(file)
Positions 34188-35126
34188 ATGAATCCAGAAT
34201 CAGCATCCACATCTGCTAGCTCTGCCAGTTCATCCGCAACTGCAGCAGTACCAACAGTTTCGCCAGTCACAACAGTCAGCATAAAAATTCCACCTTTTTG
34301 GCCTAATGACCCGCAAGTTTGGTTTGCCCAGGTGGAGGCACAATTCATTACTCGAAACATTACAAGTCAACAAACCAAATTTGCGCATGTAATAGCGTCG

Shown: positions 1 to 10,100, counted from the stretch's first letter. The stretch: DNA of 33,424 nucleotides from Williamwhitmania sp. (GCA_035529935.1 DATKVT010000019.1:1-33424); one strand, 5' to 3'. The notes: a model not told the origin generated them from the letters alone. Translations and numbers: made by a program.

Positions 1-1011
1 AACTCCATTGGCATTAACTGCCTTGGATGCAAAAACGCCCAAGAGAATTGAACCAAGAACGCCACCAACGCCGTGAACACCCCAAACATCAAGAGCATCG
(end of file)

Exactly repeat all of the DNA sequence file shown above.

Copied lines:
Positions 34188-35126
34188 ATGAATCCAGAAT
34201 CAGCATCCACATCTGCTAGCTCTGCCAGTTCATCCGCAACTGCAGCAGTACCAACAGTTTCGCCAGTCACAACAGTCAGCATAAAAATTCCACCTTTTTG
34301 GCCTAATGACCCGCAAGTTTGGTTTGCCCAGGTGGAGGCACAATTCATTACTCGAAACATTACAAGTCAACAAACCAAATTTGCGCATGTAATAGCGTCG

Shown: positions 1 to 10,100, counted from the stretch's first letter. The stretch: DNA of 33,424 nucleotides from Williamwhitmania sp. (GCA_035529935.1 DATKVT010000019.1:1-33424); one strand, 5' to 3'. The notes: a model not told the origin generated them from the letters alone. Translations and numbers: made by a program.

Positions 1-1011
1 AACTCCATTGGCATTAACTGCCTTGGATGCAAAAACGCCCAAGAGAATTGAACCAAGAACGCCACCAACGCCGTGAACACCCCAAACATCAAGAGCATCG